[EMBOSS] Files included in EMBOSS but licensed ...
asjo at koldfront.dk
Fri Jul 29 20:35:13 UTC 2011
On Fri, 29 Jul 2011 09:39:46 +0100, Peter wrote:
> It might make things clearer if someone from Debian could explain:
(I am not from Debian, but here is my take on it anyway:)
> (a) why a Creative Commons licence is an issue for you
One of the fundamental software freedoms is the freedom to change the
The Debian Free Software Guidelines' definition of free software
includes this freedom².
So the "No Derivatives" variants of the Creative Commons licenses aren't
free by the DFSG definition.
(The GNU Free Documentation License on documents with invariant sections
is considered non-free by DFSG-standards as well, even if the invariant
sections are things that nobody would want to change.)
When a project of volunteers packages 29000+ thousand packages, I think
making a judgement call on whether it is okay that the license of a
couple of files does not live up to the guidelines is neigh impossible.
The answer to "Why would you want to?" is, because you might need to.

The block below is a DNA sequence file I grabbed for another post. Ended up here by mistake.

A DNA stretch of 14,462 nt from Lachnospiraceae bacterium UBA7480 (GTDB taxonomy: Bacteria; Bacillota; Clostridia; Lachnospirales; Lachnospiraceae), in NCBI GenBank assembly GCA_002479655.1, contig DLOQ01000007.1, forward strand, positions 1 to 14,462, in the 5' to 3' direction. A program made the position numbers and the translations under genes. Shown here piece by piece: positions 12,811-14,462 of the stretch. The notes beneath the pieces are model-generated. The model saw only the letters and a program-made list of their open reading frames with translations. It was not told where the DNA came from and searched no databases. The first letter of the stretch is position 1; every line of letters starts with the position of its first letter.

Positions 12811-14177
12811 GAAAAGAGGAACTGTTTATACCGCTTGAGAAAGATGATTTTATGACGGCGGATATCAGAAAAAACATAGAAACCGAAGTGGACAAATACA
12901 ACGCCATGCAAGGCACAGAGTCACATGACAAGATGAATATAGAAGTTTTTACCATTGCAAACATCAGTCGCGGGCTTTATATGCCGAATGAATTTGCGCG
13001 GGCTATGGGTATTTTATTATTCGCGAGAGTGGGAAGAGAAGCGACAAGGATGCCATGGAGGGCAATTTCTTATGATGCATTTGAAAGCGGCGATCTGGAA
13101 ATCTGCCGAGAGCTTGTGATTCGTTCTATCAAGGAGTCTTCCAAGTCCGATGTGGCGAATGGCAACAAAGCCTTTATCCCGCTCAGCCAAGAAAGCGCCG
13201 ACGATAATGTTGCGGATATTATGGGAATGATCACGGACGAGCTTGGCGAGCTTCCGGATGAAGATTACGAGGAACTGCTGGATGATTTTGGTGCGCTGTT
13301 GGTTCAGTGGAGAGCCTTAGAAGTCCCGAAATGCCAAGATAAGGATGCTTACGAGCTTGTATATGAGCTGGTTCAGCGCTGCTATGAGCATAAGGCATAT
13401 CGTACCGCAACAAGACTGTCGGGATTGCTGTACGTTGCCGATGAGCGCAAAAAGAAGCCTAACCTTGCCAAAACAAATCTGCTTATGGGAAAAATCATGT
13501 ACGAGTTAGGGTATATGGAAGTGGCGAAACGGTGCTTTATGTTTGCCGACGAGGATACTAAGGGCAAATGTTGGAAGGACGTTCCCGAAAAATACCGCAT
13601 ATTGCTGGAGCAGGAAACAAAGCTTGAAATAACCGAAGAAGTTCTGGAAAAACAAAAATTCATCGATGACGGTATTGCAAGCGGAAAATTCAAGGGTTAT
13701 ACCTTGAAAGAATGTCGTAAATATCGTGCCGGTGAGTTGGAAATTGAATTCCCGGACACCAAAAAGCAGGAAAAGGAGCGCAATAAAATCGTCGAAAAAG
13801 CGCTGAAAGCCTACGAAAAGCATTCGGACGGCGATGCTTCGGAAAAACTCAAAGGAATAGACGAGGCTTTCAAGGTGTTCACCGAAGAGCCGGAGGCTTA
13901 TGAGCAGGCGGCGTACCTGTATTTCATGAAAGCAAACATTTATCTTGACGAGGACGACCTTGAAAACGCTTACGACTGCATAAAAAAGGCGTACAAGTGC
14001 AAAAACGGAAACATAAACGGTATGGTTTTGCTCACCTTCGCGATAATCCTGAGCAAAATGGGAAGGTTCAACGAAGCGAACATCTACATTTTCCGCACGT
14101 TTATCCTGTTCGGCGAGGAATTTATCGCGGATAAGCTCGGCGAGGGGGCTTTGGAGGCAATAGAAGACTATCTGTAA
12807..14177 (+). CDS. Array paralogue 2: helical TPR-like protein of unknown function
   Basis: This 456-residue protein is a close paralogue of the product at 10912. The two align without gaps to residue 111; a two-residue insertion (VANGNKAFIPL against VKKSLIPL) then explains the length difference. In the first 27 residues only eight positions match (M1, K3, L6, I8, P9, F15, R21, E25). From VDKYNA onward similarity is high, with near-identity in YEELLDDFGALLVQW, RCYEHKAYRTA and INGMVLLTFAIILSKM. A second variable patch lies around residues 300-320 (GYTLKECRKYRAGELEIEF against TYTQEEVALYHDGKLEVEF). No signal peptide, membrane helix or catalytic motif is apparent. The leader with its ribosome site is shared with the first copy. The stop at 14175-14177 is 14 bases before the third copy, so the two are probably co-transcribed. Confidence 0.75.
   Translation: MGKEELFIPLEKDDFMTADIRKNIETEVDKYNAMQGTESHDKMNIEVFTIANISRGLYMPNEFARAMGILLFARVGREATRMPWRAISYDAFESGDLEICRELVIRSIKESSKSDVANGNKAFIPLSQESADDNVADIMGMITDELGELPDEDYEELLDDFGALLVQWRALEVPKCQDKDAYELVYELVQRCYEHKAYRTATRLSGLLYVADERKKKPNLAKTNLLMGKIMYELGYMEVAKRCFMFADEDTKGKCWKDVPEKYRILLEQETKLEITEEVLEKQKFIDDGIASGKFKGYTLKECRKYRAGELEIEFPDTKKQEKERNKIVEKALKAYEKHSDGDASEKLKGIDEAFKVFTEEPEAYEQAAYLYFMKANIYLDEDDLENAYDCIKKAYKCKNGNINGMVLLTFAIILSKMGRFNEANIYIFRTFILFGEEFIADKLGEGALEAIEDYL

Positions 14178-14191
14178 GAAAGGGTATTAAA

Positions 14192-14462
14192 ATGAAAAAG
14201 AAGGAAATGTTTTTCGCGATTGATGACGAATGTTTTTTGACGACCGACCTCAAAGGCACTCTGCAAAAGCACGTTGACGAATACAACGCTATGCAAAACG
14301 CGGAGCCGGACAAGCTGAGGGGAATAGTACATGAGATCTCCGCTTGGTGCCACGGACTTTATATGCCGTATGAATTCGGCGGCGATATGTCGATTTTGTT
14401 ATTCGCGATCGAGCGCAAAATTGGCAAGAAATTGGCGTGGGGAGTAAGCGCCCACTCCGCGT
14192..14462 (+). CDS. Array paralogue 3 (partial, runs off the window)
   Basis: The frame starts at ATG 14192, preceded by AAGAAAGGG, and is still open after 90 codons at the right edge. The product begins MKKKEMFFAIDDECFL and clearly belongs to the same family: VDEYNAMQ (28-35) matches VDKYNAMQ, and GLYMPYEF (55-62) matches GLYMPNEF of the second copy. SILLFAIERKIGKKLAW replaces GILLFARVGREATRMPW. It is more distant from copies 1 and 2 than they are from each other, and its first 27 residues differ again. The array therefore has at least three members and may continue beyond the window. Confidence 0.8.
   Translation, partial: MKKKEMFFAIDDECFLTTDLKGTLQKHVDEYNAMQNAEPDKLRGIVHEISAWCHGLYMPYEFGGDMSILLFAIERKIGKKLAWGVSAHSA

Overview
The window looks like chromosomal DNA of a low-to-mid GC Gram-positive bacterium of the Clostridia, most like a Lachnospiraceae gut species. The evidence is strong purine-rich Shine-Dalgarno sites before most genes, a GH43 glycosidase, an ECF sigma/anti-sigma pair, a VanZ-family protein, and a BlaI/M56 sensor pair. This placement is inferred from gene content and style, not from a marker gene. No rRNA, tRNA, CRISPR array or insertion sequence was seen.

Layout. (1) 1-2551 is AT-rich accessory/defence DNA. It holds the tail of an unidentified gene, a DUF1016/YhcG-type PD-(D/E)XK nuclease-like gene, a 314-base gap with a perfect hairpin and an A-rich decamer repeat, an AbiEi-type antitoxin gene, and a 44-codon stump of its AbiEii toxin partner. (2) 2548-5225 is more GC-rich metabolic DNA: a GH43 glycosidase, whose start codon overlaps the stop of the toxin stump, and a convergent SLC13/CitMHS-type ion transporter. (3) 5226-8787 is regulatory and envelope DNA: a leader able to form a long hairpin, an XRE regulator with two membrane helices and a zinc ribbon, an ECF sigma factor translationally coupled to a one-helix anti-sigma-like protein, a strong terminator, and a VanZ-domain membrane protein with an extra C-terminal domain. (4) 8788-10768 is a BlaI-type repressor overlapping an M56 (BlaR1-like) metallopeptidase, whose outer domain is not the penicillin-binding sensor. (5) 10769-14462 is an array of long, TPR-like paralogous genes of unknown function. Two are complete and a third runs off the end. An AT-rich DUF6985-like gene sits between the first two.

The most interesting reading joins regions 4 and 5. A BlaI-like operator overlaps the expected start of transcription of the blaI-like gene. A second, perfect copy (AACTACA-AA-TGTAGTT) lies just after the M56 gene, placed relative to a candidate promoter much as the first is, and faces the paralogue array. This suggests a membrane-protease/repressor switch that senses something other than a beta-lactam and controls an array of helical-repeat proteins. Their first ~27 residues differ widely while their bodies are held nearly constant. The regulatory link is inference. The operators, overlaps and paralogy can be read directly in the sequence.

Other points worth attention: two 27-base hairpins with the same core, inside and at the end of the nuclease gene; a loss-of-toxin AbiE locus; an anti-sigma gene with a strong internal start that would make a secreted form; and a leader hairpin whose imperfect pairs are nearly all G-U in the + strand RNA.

It is more obvious with programs and code than it is with database
entries, granted - but I guess the equivalent problem would be that the
licensor didn't want to fix a problem in such a database, and that
problem made the programs using it malfunction. It would be a pain if
you weren't allowed to fix the problem and distribute the fixed data
yourself, say, if "upstream" didn't want to include the fix for some
reason or another; maybe they happened to turn sour on the world/you -
stranger things have happened.
I don't think that will happen in this specific case, but making
judgement calls on what organisations/people will do in the future isn't
quite firm ground.
So, nobody is probably ever going to exercise that freedom in this
specific case, I think, but ignoring some of the freedoms in special
cases is infeasible for a project such as Debian.
This is just me trying to explain how I understand it, so take it with a
grain of salt, and swing by debian-legal³ for the experts.
> (b) why you appear to consider a copy of a whole or part of a public
> biological database as part of an "operating system"
They are part of a package which is included in the Debian GNU/Linux
free operating system.
(I personally think it would make sense to change to a Creative Commons
license that allows derivative works - Uniprot and others are going to
be the canonical source for the data anyway, so nothing will be lost by
them by doing that, as far as I can see.)
"Good car to drive after a war" Adam Sjøgren
asjo at koldfront.dk
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